To make a test print, I placed scrap paper on a hard table surface, and the snowflake cutout on top.

I centered my make-do screen on top of the snowflake. The flat part of the screen should be down, and you should be looking into what would be the backside of an embroidery piece. 

Experienced silk screeners will tell you right now that my stencil was too big for the small opening. I knew, but for the sake of our experiment I still tried it. Ideally, you should have more space between the outer edge of your stencil, and the edge of the tape on your screen.

To prime your screen: Lay a healthy line of paint across the bottom edge of the screen in order to prime your screen. Use the long edge of your card or your implement to move the paint to the top, and then back down to the bottom. You should be able to cover the entire stencil with the width of your tool.

(I also realized at this point why silk screens are all rectangles. A flat squeegee with a rubber edge is the chosen tool to drag paint across a screen. Normally you use an angle of about 45 degrees, and both hands for even pressure. Depending on the material you're printing on, you might make 1-2 passes, up and back, more or less. While the room card would have worked well for a smaller stencil, I had to make two passes to entirely cover the design, and get it to print. I had to scramble again!)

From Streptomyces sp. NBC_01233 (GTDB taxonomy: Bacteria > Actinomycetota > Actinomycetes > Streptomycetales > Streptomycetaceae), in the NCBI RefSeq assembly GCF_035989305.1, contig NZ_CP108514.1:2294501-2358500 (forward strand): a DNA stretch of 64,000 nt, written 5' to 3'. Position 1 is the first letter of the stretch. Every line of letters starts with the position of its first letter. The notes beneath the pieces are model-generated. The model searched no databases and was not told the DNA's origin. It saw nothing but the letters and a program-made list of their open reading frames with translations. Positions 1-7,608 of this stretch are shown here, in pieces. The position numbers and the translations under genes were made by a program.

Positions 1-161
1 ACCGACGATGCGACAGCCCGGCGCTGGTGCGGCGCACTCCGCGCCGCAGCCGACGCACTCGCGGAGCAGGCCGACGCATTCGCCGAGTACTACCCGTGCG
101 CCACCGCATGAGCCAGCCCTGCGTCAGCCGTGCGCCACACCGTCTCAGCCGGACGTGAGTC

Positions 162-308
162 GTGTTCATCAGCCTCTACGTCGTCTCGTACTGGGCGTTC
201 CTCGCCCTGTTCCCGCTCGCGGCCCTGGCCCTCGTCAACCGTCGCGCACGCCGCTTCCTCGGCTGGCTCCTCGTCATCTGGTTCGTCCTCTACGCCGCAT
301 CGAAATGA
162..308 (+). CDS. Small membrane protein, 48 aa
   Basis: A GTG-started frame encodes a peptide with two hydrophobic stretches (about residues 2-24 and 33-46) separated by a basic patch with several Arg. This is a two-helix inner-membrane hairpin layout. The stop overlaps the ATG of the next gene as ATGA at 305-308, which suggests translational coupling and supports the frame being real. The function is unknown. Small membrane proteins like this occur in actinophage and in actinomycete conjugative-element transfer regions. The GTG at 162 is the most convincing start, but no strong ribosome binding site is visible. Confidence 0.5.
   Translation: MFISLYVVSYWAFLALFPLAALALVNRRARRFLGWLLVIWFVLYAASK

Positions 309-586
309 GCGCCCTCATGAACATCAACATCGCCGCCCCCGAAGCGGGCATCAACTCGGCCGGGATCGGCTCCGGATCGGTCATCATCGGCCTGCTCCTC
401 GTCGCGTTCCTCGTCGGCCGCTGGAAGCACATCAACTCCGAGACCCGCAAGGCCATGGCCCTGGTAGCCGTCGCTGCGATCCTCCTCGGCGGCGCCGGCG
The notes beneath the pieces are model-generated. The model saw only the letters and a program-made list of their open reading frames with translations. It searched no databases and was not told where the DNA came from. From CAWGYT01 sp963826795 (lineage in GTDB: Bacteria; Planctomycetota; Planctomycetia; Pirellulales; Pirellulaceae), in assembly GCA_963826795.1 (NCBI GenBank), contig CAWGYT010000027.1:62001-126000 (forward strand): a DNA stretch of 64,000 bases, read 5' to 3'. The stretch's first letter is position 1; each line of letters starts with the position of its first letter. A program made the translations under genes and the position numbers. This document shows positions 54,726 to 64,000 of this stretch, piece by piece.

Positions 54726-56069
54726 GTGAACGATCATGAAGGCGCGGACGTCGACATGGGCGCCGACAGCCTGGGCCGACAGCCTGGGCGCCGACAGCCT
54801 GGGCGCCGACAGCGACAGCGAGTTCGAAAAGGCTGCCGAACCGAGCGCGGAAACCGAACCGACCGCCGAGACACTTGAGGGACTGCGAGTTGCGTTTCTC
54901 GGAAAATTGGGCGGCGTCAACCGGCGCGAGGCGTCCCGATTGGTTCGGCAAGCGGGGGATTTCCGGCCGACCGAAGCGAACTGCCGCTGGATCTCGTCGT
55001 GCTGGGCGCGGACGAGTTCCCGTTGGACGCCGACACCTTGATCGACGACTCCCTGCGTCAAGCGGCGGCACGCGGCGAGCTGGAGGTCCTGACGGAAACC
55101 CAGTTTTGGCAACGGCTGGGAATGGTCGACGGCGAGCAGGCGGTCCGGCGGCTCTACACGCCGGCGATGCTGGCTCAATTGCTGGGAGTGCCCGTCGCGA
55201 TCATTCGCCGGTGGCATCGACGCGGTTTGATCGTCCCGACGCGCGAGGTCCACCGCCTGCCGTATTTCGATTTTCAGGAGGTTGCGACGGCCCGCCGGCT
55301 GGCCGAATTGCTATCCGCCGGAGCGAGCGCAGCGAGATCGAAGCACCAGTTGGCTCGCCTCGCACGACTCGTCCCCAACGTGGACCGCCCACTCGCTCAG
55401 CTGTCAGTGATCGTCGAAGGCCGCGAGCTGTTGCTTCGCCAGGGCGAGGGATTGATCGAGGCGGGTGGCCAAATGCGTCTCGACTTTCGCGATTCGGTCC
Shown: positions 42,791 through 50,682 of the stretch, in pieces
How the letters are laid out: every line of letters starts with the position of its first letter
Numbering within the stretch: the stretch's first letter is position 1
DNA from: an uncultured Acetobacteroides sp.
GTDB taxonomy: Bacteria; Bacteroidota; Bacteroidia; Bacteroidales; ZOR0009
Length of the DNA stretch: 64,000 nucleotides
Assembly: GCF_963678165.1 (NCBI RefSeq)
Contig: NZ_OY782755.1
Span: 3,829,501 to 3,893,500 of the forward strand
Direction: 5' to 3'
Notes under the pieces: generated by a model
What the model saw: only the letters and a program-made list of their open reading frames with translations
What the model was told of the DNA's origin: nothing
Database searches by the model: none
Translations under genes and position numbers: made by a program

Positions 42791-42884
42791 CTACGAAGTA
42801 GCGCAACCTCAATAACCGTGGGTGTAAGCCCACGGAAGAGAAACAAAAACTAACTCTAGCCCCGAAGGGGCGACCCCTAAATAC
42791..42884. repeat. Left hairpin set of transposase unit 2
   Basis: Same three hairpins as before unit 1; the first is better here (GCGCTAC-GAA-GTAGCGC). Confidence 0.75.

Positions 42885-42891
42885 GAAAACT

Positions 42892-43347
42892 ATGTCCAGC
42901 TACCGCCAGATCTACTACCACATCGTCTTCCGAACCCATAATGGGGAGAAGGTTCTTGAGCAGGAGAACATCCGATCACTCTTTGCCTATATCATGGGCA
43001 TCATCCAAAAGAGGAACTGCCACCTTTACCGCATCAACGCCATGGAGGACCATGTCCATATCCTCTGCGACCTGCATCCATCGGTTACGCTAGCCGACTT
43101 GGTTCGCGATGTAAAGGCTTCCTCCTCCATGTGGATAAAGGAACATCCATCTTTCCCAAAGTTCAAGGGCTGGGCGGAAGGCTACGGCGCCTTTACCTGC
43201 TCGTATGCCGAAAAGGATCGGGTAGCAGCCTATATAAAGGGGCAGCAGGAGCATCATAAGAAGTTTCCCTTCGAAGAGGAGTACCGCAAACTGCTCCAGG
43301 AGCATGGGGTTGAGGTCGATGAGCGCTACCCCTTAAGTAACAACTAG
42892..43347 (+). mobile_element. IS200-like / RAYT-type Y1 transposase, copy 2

I looked closely at my test print on paper, and it wasn't stellar. I wasn't sure if it was because the stencil was fresh, I was using fabric paint on paper, or too thin of computer paper as a stencil. I pressed on. 

This embossing template/stencil was handy, and I had just purchased it on clearance. The whole package was fairly stiff, but yet I could flex it. I had a squeegee!

Would you believe it made a clean print on my practice muslin? Woohoo! Time to print while the paint was still wet.

Here's the view from underneath the screen as it laid against the fabric. You can see where it picked up some paint as it touched another wet portion of the print. I was using purple on purple so one wouldn't notice if there was a little ghost print, but you would want to be more careful on a light color.

Nah...but great considering the wild process!

Would I use this process again? In a heartbeat. As a matter of fact, a smaller motif with little hearts are next on my list for another day. It's cheap, it's handy, and it's done. Nothing stopped me from having a quick printing thrill, and from you enjoying the ride.

Now think of a nice Speedball Fabric Printing Kit from Dick Blick.  A nice frame with 90 degree corners, a regulation squeegee, paints, etc. If you don't want to dream up your own set up, you can get one ready for you.

Parts of it are hard science, but there are places we can push the envelope if we don't have a purchased set up. The process is closely the same, but, of course, there are many more details to make your printing professional.